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Not all dorms are that organized, as one other netizen shows:

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Another user might also rank as living in one of the worst dorms, and asks for help online:

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Not all of China’s dorms are that uncomfortable, though. The girl’s dorm at Sichuan Agricultural University is equipped with TV, air-conditioning, elevator and mattresses. Not bad, especially compared to Guangzhou:

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References:

Ding Ping. 2006. “高校公寓区大学生思想政府工作初探.” Journal of Hebei University of Economics and Trade 6(2): 120-122.

Su Guozhu. 2012. “关于大学生宿舍文化建设的思想.” Journal of Quanzhou Normal University 30(3): 34-37.

 

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koetse.148x200About the Author: Manya Koetse is the editor of What’s on Weibo. She’s a Sinologist who splits her time between the Netherlands and China. She earned her bachelor’s degrees in Literary Studies, Japanese & China Studies and completed her MPhil in Asian Studies. Contact: manya@whatsonweibo.com, or follow on Twitter.[/box]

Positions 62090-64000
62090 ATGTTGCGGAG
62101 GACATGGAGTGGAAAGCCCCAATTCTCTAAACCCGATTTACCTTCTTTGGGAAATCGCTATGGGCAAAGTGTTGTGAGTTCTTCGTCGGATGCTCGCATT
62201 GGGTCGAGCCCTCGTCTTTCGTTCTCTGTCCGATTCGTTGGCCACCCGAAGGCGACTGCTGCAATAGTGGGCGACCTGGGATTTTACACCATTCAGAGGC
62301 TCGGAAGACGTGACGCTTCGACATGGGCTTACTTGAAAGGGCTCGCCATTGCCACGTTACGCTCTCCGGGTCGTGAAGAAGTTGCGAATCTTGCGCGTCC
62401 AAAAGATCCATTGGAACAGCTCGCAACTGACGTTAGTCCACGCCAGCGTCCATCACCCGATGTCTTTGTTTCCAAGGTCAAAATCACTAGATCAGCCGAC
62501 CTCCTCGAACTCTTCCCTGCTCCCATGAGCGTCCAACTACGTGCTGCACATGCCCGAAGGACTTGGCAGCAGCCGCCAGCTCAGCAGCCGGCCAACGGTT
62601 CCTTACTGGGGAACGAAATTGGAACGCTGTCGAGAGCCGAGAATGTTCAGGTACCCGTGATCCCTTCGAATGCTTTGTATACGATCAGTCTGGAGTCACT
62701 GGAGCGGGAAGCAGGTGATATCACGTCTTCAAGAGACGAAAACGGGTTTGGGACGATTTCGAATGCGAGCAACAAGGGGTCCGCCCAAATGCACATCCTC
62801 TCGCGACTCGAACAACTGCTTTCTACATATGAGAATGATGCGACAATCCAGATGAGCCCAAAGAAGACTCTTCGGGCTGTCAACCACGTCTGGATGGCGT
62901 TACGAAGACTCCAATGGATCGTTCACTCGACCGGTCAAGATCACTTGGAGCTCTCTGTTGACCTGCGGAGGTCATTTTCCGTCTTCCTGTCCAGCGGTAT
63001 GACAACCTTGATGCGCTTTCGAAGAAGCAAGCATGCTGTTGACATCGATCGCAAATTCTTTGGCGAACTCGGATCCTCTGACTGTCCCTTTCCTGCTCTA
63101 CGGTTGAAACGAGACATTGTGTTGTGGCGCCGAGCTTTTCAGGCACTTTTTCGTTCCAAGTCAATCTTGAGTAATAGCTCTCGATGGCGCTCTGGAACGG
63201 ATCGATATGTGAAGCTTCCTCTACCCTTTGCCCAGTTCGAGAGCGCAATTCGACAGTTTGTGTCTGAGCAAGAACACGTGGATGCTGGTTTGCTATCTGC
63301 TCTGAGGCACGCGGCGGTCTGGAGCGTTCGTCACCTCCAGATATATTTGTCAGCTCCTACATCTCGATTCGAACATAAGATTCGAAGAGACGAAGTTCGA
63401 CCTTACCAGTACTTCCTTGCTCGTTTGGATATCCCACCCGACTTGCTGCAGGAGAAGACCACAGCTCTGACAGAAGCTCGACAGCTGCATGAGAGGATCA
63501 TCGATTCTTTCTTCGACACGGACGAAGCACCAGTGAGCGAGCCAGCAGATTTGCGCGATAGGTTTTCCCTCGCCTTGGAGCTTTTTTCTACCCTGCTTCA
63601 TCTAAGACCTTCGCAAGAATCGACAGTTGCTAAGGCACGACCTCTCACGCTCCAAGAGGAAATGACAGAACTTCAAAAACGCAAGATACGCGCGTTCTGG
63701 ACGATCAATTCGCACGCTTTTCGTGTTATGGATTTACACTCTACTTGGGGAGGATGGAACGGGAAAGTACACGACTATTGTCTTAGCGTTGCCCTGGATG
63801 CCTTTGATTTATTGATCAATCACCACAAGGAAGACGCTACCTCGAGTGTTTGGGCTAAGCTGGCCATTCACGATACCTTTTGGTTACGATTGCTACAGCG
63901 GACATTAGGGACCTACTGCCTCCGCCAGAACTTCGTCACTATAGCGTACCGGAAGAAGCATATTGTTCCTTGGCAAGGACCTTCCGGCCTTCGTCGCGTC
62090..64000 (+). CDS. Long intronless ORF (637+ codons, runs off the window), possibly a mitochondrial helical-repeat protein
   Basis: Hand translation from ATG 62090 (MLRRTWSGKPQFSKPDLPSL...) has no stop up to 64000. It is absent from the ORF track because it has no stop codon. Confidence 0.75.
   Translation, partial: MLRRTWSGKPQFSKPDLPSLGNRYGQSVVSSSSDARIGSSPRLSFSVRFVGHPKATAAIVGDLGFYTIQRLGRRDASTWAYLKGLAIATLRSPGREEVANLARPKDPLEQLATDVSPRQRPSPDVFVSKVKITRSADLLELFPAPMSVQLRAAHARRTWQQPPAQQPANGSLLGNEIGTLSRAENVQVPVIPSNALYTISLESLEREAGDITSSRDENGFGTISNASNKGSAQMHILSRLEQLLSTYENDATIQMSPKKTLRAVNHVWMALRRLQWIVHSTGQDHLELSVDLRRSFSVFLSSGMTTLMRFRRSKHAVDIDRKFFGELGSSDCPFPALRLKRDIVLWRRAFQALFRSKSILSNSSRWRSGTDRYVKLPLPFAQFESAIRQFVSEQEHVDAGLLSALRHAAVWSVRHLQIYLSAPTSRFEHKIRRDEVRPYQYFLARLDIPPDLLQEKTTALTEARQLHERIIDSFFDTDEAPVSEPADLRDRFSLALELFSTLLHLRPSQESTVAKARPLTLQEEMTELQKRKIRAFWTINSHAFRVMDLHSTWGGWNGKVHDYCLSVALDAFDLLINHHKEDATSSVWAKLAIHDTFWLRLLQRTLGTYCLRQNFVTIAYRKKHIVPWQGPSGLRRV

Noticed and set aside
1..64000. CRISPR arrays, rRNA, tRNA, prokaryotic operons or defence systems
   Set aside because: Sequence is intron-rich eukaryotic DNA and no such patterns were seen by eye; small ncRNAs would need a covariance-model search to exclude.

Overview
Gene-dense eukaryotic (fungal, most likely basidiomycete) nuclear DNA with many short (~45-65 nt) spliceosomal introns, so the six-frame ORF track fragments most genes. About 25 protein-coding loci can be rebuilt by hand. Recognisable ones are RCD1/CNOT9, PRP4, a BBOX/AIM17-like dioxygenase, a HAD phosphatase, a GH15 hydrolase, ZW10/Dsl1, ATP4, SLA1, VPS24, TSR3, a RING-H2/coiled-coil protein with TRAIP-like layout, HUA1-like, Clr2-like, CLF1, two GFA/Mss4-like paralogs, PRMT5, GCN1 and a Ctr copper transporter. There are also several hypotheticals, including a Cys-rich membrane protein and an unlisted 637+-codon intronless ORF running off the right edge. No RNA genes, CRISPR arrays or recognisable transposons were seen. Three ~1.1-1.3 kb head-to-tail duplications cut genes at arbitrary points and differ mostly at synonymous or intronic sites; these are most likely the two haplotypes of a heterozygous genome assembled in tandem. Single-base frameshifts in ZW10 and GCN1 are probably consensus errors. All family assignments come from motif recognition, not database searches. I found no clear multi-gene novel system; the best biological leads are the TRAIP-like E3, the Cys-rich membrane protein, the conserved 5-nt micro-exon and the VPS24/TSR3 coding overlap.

©2014 Whatsonweibo. All rights reserved. Do not reproduce our content without permission – you can contact us at info@whatsonweibo.com.

Manya Koetse is the founder and editor-in-chief of whatsonweibo.com. She is a writer, public speaker, and researcher (Sinologist, MPhil) on social trends, digital developments, and new media in an ever-changing China, with a focus on Chinese society, pop culture, and gender issues. She shares her love for hotpot on hotpotambassador.com. Contact at manya@whatsonweibo.com, or follow on Twitter.

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China and Covid19

‘Hard Isolation’ is Shanghai’s New Word of the Day

In line with a new ‘hard isolation’ measure, the entrances of some Shanghai residential buildings were fenced up.

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While some Shanghai households have already endured weeks of isolation, a new word was added to their epidemic vocabulary today: ‘hard isolation’ or ‘strong quarantine’ (yìng gélí 硬隔离)

The word popped up on Chinese social media on April 23rd after some Shanghai netizens posted photos of fences being set up around their community building to keep residents from walking out.

“New word: hard isolation. Shanghai is rotten to the core,” one commenter wrote.

The word soon turned into a hashtag page where people started commenting on the issue of fences being placed around residential buildings, voicing concerns on what a fence around buildings would mean for fire safety, especially after online rumors suggested that there had been a fire at one community in Pudong on Saturday night.

An official document regarding the ‘hard isolation’ measure was also shared online on Saturday. It is dated April 23, 2022, and its source is the Pudong New Area Office for Epidemic Control.